Every attitude, every gesture has to fight poverty and exclusion. There are many ways to act, regardless of our skills and availability. These messages, these testimonials reflect. Feel free to contribute.

Testimonies are published under the responsibility of the author. They are subject to validation: these will be published only if they comply, in form and substance the spirit of this day as defined in the International Charter for October 17.

 

Testimony of Ashley Knoskie, October 17, Dickenson County, VA, USA

My name is Ashley, I am a single mother from South West Virginia. I remember there were hard times at home, times when we had nothing, times when we needed help and we didn’t get it. We only had each other as a family. Dad was working a long way away and he‘dbeen gone weeks at a time.

He got very sick one year he had a mini stroke. He also had diabetes through the orange agent he was exposed to in Vietnam. His legs got very bad. He had to quit his job and Mom had to start working at the prison. It's hard when you are 13 to see your dad going down slowly.

To me he was invincible, he was my superman. I had to take over the finance of the family, my dad taught me. He also taught me to drive. He taught me a lot. He always encouraged me to read, He’d say if you read your mind will be open and you will learn I had started going to college but then I had my son Xander and I had to give it up. I knew I had to care for my son first.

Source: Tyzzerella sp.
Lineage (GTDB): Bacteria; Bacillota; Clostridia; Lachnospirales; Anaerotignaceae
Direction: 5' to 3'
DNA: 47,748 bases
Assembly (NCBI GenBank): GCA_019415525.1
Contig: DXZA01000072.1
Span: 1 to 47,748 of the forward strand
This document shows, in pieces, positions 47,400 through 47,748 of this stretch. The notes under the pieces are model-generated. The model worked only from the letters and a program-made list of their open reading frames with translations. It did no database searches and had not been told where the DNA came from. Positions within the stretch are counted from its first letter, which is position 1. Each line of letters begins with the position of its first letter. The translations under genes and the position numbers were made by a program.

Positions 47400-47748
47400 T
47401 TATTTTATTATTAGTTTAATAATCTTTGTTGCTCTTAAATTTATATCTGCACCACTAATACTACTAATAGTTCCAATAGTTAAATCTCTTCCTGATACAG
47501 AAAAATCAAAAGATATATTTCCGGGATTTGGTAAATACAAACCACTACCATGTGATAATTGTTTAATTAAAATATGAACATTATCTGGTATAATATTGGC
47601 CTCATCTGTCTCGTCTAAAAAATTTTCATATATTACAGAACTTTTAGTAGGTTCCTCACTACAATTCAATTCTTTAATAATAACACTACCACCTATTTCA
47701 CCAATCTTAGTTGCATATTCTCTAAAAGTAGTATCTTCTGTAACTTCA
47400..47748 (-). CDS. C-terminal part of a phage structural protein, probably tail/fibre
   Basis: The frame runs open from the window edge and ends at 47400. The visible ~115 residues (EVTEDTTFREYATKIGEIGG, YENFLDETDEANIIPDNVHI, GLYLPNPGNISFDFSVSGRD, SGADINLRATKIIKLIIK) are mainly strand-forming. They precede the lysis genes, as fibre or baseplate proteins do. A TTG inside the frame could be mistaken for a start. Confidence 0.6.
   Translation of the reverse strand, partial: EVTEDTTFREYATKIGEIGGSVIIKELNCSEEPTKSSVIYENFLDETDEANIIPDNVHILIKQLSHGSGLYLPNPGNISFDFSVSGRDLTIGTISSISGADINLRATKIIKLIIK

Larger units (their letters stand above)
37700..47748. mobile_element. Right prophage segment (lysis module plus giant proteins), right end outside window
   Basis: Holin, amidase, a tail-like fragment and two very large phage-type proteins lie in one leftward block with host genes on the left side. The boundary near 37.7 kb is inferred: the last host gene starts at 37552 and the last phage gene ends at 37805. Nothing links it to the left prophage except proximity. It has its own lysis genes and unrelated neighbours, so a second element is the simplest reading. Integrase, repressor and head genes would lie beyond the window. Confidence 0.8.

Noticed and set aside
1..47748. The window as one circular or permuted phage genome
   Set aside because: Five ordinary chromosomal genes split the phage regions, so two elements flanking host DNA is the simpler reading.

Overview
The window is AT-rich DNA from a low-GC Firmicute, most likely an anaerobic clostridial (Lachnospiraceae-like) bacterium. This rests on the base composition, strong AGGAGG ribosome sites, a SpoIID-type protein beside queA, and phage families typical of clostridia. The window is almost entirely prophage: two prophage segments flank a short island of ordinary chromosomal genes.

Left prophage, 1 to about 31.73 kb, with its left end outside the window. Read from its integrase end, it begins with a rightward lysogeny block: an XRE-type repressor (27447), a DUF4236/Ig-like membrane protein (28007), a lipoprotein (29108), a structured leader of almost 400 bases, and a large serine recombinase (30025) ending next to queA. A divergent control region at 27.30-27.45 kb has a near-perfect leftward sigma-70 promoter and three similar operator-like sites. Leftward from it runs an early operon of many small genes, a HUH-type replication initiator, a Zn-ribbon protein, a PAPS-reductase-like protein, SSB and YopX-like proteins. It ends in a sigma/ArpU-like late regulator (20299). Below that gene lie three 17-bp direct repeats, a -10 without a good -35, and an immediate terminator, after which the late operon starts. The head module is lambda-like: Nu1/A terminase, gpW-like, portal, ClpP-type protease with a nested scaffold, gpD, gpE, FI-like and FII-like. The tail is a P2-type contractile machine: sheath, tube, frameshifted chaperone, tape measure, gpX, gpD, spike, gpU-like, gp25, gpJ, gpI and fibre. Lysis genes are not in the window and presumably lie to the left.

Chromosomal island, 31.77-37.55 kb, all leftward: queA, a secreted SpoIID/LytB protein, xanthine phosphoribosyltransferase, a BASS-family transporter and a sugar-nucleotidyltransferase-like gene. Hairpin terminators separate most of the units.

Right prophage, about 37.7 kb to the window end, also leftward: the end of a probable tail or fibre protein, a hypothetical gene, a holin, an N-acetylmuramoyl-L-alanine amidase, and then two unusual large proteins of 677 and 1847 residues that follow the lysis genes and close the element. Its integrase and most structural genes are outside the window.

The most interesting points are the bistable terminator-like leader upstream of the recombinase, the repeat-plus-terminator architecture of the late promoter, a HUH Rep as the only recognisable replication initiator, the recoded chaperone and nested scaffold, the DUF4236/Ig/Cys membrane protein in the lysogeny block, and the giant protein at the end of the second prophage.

I ended up being my dad’s full carer. I used to drive him to the hospital a long way away. Getting him in the truck and I came back in time to take my mom to her work in the prison. Through it all, my dad kept telling me: one day you’ll get back to study to be a nurse or a doctor.

When he died 5 years ago it shattered me. I was lost. My mom helped me; she pushed me to get out of the house and meet people; I went bowling, made friends…

My best friend’s mom offered me a job as a receptionist in the nurses’ office. Little by little I got doing things with patients. I knew how to do them because of my dad. The more I learnt in the medical field, the more I wanted to become a nurse. I became a nursing assistant. Now I am studying to be a registered nurse.

Between work and studying and looking after my son, it’s a long week. I get very tired. I get up at 5.30 to get Xander to the baby sitter who takes him to school. I have to do miles to go to work and to college. In the evening I get my son from school. At home I have to give him all my attention as he is autistic and needs even more attention. It’s a hard journey but anything you do that’s hard is worth it in the end.

I would like to tell young people never to think “I am not smart enough to do this or that.” It doesn’t matter what people might tell you. It’s not what they think, it is what you want. You can do it if you want it bad enough. And if you have people around you, who believe in you.

Ashley Knoskie